4 N.Y.U. J.L. & Bus. 89 (2007-2008)
Is the Market for CEOs Rational

handle is hein.journals/nyujolbu4 and id is 91 raw text is: Review Essay

IS THE MARKET FOR CEOS RATIONAL?
CHARLES M. YABLON*
LUCIAN BEBCHUK & JESSE FRIED, PAY WITHOUT PER-
FORMANCE: THE UNFULFILLED PROMISE OF EXECU-
TIVE COMPENSATION (Harvard 2004)
INTRODUCTION
Are the multimillion dollar CEO compensation packages
that have become such a notable part of contemporary Ameri-
can business culture the product of rational arms-length bar-
gaining in a relatively efficient market, or are they exorbitant
rents extracted by CEOs with largely unfettered power over
corporate boards? This question, once relegated to the more
obscure corners of business and legal corporate scholarship,1
has now become a central feature of the debates over corpo-
rate governance generated by recent corporate scandals. A
few years ago, the fact that corporate CEOs were being paid at
levels many hundreds of times greater than that of the average
employee in their companies might have been condemned as
unseemly, perhaps even potentially socially disruptive, and cer-
tainly not conducive to good labor relations. Yet these con-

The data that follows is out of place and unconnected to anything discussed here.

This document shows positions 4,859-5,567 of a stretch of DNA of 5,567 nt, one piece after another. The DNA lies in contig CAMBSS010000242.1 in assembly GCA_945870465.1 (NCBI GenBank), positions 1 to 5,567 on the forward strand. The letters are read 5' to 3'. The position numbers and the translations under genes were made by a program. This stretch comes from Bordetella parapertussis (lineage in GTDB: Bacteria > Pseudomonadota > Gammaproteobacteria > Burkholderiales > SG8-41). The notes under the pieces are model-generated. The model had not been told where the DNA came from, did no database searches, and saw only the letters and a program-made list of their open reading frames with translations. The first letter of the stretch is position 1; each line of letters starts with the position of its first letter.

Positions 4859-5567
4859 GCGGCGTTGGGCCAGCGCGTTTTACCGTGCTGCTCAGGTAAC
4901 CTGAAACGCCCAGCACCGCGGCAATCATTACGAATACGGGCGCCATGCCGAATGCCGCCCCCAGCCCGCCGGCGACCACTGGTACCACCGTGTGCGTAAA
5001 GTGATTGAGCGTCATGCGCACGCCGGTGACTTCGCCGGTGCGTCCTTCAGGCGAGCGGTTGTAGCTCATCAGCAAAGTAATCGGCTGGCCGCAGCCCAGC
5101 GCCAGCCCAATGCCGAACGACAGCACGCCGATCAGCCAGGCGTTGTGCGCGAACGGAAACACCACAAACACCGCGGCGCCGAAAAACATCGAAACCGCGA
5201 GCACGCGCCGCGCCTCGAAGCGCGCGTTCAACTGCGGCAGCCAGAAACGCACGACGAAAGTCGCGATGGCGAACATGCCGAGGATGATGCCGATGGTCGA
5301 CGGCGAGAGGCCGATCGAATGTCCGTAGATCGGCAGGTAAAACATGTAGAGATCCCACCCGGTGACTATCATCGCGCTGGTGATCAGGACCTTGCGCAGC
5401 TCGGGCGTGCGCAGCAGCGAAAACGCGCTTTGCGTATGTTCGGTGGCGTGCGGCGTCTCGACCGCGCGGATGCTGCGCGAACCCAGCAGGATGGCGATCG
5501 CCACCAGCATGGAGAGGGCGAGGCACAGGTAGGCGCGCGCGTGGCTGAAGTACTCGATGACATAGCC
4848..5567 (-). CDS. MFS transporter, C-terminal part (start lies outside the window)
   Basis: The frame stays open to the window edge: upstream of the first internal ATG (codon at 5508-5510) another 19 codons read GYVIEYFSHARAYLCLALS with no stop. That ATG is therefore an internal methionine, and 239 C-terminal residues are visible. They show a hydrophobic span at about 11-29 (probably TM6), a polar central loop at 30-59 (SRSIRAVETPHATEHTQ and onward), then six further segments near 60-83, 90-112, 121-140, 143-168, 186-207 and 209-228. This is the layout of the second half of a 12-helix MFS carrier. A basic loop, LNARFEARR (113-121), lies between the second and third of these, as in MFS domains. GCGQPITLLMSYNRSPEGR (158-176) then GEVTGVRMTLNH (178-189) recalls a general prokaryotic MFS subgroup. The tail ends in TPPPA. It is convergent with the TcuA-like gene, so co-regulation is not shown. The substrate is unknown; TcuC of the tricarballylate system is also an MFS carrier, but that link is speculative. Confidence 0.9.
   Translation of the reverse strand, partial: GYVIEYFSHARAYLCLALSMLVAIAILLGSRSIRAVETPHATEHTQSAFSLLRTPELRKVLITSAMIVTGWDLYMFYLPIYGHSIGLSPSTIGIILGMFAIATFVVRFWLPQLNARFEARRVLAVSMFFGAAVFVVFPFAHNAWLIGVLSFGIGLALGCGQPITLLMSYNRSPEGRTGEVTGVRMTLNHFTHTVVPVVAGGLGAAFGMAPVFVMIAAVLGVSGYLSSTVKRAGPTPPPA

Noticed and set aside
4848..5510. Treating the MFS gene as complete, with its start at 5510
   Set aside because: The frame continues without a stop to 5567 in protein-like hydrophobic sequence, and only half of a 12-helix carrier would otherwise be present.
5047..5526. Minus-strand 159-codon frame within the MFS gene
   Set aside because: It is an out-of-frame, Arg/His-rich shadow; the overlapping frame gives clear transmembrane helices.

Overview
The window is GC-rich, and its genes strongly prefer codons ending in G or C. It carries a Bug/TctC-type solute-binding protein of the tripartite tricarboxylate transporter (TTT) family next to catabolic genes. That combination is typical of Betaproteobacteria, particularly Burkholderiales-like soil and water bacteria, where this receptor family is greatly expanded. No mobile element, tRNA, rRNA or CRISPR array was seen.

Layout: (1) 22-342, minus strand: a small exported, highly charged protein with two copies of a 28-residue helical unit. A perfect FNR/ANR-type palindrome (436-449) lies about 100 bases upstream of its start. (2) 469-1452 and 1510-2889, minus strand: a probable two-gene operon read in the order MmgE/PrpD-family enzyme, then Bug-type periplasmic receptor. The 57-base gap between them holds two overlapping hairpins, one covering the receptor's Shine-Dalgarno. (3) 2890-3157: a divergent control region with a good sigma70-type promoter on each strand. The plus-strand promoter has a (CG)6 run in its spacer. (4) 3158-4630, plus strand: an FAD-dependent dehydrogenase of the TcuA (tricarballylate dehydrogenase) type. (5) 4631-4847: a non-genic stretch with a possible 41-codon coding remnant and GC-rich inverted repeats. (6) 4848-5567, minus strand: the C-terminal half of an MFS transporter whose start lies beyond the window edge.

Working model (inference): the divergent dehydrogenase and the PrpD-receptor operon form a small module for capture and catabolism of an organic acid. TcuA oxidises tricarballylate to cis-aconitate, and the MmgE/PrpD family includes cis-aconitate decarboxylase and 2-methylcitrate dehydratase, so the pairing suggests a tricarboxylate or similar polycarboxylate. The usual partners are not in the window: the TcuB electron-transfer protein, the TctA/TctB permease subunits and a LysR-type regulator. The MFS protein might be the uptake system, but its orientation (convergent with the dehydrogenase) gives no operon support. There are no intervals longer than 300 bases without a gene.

* Professor of Law, Benjamin N. Cardozo School of Law. I want to
thank Lucian Bebchuk, Jennifer Hill and Zohar Goshen for their thoughtful
comments on earlier versions of this essay, as well as participants at the Max
Planck Institute in Bonn, Germany, the Rutgers University Business School,
and the Australian Law Teachers Association in Sydney, Australia, where ear-
lier versions of this essay were presented. Jacob Shapira and Steven Cohen,
Executive Editors at the NYUJournal of Law & Business, also provided valua-
ble assistance. I also want to acknowledge the support of the Samuel and
Ronnie Heyman Center for Corporate Governance at Cardozo Law School.
1. Nonetheless, the question is one that has been around for a rather
long time. See George T. Washington, The Corporate Executive's Living Wage,
54 H~Av. L. REv. 733 (1941) (arguing that some chief executives might be
worth even as much as one million dollars, while also cautioning about the
need for courts to guard against fraud and overreaching). For a recent his-
tory of attempts to regulate executive compensation, SeeJerry W. Markham,
Regulating Excessive Executive Compensation - Why Bother?, 2 J. Bus. & TECH L.
277 (2007).
89
Imaged with the Permission of N.Y.U. Journal of Law and Business

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